According to UNAIDS, 50% of HIV patients are unaware of their HIV status. Imagine the impact such lack of awareness has on the spread of the disease. But what can be done to encourage people to test themselves?
Studies have even shown that self-testing for HIV is an effective means of controlling its spread by removing the stigma associated with testing. It is critical then that we invest in technologies that help people test for such diseases in the privacy of their home, easily and inexpensively.
Being able to self-test on a smartphone and share results instantly would be an unprecedented, quick and easy solution to the apprehension associated with HIV testing. The social and economic impact of such testing would include limiting the spread of the disease, abating healthcare costs, monitoring incidence and spread, and ultimately saving lives.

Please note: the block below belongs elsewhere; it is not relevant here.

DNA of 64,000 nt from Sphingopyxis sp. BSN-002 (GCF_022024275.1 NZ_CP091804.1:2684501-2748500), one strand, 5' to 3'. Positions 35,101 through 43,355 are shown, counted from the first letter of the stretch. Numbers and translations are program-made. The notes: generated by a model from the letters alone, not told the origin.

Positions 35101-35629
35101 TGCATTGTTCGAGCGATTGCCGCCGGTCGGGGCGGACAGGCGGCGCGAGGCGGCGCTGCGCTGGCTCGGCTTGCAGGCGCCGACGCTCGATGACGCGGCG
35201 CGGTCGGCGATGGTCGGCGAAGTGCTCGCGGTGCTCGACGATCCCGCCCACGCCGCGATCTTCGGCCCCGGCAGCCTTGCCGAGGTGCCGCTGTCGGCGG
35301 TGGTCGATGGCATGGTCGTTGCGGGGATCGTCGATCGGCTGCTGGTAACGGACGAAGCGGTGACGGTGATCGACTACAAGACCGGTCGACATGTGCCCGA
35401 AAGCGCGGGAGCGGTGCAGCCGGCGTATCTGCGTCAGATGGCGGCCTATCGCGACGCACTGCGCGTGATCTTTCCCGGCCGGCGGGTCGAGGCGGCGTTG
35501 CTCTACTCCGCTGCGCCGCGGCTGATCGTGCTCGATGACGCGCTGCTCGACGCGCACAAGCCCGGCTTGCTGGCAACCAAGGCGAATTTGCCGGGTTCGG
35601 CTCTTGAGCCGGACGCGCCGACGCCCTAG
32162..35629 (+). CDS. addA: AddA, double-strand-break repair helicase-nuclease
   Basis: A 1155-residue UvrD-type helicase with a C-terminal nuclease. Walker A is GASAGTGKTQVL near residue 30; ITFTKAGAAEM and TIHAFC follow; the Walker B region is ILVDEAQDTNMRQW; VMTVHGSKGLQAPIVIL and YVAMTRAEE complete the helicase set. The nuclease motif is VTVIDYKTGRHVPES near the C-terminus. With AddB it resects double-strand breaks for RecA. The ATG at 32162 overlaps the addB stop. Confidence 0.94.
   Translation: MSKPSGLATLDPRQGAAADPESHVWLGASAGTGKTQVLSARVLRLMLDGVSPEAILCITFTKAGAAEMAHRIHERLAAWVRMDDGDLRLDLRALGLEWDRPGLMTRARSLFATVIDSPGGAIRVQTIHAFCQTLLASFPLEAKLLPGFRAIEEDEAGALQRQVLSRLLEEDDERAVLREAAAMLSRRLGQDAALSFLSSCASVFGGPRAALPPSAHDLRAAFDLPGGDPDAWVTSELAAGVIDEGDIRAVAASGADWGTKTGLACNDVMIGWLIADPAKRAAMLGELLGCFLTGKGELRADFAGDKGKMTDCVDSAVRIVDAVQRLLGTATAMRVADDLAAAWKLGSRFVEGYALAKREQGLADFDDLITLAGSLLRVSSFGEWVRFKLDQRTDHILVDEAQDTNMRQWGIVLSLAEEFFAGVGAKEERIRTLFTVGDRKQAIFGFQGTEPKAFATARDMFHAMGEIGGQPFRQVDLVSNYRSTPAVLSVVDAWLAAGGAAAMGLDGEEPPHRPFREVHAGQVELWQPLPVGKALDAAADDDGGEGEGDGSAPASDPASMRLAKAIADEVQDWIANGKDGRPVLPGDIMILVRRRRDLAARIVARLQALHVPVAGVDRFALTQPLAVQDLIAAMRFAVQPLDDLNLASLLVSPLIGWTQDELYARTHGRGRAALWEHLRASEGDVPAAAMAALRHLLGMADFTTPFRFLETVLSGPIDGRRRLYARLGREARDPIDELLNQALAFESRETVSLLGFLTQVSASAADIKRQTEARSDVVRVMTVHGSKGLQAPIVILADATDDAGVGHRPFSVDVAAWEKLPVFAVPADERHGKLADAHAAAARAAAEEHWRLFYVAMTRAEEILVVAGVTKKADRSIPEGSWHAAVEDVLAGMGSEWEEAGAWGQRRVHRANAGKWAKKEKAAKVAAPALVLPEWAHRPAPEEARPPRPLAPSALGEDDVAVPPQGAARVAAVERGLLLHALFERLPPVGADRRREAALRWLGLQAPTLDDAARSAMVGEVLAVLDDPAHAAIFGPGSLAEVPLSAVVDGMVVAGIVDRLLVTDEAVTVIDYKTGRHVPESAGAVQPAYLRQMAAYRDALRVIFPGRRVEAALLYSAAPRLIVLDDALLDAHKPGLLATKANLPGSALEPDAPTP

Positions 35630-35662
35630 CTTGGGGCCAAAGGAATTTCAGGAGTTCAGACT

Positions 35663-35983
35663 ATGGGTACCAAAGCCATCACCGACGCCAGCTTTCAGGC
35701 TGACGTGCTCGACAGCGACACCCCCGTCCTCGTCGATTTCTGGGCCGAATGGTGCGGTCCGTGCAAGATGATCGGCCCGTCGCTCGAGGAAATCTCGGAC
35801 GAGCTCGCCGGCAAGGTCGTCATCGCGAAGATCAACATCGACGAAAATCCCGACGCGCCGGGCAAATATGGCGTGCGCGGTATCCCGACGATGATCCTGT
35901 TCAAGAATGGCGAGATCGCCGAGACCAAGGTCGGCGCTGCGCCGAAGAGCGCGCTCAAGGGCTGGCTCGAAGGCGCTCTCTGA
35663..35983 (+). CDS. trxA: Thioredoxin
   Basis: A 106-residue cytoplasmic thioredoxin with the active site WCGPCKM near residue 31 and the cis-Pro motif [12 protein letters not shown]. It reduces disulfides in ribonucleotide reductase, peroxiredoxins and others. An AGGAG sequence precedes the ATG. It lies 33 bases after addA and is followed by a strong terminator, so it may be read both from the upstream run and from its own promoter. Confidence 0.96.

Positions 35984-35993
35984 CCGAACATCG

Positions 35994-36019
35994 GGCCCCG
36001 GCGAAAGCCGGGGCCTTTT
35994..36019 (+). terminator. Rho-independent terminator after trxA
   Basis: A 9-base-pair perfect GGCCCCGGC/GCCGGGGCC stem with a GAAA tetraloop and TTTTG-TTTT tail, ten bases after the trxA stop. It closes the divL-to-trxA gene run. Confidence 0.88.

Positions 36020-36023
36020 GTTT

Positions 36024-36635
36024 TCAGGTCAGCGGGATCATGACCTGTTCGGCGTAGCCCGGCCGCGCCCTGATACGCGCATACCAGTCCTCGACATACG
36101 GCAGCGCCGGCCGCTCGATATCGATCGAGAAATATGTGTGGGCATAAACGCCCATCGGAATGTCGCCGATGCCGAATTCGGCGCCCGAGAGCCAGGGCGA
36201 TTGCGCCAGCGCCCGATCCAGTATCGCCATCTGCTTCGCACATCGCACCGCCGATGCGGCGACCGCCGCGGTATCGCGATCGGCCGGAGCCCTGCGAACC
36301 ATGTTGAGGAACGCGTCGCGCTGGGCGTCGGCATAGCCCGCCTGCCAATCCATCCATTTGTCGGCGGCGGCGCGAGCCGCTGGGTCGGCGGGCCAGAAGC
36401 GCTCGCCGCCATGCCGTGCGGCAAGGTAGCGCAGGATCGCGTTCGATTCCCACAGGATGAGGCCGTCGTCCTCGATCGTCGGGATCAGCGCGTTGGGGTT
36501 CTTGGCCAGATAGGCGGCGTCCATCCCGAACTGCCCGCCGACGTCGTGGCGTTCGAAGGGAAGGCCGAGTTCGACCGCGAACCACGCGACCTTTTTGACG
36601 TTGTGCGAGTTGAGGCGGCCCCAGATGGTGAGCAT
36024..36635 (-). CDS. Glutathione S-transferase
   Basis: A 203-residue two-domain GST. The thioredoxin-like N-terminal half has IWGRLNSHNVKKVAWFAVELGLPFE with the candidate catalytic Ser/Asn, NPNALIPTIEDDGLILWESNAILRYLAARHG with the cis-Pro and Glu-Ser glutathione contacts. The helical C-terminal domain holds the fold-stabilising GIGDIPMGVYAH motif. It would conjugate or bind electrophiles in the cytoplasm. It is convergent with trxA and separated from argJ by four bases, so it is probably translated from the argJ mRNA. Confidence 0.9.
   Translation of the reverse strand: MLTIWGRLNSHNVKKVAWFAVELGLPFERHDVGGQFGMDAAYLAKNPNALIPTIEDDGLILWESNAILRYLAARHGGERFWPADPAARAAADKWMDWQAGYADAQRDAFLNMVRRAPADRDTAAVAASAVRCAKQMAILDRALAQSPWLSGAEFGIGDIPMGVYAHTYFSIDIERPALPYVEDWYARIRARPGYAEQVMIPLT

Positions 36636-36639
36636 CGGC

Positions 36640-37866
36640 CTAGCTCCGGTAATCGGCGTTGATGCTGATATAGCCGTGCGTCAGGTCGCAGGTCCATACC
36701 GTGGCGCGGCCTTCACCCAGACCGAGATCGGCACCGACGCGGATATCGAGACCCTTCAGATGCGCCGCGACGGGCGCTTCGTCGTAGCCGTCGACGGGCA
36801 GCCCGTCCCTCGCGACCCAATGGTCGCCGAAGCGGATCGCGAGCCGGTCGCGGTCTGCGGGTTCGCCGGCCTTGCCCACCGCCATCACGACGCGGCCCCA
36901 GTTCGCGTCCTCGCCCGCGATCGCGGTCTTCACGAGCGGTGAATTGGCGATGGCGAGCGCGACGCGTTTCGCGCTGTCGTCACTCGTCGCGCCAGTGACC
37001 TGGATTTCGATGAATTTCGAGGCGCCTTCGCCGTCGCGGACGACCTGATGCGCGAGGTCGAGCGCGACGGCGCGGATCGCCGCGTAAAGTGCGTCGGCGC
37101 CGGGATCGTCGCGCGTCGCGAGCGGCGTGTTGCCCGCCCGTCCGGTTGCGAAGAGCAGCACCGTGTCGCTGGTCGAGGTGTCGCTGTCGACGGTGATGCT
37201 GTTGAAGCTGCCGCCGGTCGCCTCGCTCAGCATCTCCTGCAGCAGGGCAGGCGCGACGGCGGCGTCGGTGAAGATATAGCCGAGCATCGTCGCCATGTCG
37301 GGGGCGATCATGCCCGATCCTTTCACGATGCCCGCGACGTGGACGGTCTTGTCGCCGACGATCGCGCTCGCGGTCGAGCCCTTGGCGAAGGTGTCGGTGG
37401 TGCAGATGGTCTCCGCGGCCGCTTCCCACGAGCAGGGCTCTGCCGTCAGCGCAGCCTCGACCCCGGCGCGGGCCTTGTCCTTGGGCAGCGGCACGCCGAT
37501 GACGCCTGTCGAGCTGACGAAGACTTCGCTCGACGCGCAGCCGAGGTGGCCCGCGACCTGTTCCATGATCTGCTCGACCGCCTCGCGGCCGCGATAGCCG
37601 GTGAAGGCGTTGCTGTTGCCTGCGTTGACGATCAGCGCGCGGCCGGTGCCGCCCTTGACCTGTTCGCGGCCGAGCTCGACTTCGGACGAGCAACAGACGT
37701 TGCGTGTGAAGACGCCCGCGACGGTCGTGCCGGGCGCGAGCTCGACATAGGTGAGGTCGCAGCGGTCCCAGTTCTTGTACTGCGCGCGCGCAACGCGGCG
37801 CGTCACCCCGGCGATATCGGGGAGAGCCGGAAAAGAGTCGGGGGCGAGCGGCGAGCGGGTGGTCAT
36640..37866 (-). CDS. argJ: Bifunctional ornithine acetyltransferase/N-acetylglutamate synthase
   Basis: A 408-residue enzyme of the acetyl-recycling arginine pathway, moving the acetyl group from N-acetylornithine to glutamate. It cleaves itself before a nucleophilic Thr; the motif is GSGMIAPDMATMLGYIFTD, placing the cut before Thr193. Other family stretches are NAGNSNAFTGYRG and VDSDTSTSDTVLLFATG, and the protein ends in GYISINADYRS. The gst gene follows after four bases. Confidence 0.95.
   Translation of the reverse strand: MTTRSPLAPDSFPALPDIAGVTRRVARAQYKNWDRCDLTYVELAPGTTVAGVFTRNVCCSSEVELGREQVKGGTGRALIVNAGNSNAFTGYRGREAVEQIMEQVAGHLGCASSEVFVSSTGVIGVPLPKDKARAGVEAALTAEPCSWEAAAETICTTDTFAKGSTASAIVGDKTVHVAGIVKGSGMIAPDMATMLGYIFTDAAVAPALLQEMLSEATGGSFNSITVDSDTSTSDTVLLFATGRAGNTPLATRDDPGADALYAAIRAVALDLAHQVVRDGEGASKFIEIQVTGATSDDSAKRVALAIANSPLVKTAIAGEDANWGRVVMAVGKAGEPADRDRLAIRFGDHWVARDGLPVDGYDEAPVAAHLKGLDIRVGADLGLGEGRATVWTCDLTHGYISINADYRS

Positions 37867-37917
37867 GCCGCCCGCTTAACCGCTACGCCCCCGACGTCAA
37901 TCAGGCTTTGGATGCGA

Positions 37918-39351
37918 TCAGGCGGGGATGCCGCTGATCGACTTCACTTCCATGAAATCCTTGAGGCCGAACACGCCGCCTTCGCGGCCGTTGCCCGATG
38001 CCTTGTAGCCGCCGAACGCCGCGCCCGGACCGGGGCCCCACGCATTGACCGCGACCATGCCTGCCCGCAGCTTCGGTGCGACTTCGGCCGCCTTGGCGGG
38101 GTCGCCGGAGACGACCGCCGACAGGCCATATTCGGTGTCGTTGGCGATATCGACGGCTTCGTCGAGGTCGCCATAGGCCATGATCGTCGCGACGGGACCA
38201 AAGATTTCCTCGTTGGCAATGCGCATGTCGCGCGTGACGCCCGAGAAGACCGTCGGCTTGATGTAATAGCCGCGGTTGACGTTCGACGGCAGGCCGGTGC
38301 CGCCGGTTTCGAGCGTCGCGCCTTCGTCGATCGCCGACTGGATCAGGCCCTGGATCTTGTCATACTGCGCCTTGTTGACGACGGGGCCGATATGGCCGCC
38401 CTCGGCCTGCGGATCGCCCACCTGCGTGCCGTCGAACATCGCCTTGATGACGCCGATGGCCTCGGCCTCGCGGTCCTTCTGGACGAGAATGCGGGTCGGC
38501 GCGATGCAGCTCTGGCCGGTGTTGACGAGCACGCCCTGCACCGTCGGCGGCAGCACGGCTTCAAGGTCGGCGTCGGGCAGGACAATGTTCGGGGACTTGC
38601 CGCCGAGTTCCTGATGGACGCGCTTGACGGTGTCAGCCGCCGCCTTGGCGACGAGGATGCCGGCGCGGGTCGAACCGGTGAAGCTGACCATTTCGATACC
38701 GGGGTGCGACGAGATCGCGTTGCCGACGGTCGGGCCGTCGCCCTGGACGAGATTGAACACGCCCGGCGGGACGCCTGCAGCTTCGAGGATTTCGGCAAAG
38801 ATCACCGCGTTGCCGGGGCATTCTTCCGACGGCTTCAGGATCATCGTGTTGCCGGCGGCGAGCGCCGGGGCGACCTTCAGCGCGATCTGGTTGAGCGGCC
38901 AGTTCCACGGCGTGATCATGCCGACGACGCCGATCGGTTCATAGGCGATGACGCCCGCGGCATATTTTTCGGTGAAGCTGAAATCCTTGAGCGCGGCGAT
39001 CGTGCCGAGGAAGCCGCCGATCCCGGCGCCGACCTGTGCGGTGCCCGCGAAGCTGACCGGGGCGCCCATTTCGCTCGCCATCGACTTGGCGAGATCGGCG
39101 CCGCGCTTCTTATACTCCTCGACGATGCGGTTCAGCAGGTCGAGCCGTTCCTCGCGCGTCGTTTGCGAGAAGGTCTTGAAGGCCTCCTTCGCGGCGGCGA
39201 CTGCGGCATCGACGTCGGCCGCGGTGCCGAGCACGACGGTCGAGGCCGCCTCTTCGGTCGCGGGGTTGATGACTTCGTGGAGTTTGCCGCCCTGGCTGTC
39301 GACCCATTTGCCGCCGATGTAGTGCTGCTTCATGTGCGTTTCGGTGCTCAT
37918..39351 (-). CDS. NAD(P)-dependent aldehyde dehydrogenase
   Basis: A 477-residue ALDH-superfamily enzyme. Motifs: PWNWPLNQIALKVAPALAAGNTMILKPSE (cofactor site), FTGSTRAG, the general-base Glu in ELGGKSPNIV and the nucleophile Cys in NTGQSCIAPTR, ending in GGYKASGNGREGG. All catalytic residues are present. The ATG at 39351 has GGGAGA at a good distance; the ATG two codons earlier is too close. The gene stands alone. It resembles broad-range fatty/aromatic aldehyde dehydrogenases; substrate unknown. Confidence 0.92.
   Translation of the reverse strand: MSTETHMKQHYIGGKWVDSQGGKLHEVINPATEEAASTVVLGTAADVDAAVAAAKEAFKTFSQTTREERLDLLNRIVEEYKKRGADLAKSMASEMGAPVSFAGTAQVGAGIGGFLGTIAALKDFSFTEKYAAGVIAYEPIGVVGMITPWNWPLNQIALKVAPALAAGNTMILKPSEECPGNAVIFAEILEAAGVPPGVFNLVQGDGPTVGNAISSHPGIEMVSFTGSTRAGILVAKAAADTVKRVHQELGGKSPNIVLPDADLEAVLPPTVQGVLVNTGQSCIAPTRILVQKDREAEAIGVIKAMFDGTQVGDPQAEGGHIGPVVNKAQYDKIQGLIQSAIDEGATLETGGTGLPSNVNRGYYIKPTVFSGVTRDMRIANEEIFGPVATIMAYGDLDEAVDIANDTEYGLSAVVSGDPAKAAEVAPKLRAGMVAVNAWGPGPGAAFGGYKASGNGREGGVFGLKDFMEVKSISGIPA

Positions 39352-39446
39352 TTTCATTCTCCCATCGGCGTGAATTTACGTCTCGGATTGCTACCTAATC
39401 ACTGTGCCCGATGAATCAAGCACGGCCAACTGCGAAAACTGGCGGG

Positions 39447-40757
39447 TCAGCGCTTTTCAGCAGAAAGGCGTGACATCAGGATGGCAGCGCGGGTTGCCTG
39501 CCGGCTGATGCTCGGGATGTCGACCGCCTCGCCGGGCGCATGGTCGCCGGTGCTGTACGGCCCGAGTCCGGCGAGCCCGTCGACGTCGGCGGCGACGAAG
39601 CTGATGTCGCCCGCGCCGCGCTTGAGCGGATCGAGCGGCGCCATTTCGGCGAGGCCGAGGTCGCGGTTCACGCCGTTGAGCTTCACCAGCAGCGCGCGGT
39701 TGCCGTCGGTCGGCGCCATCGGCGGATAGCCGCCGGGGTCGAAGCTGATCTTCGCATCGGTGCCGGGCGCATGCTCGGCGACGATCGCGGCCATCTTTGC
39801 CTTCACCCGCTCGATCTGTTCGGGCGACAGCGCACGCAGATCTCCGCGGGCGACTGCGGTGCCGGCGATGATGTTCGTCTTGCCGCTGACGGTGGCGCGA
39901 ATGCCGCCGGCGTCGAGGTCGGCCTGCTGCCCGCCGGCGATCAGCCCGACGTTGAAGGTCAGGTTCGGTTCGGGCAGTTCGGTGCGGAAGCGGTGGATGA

Smartphones allow for so much today – managing your finances, navigating cities, checking health parameters. Why not use smartphones coupled with imaging software to simplify something as complex as a lab diagnostic test and bring it to the palm of your hand?
In addition to self-testing, consider how such an application would help with the recent Ebola crisis. An instrument as easy to use as a smartphone for airports, hospitals and borders, tracking Ebola, and with a few clicks, obtaining a dynamic real time geomap of Ebola incidence and spread.
Smartphones are powerful and ubiquitous tools and when coupled with cutting-edge imaging software can address some of the most critical social, health and environmental issues that we are up against today.
Full details on all of the Technology Pioneers 2015 can be found here
Author: Neven Karlovac, CEO, Ketaki, a World Economic Forum Technology Pioneer
Image: Rosario Iannella, Qardio’s Chief Information Officer, models a Quardiocore heart monitor during Pepcom’s “Digital Experience”, a consumer electronics showcase, in Las Vegas, Nevada, January 6, 2014. REUTERS/Steve Marcus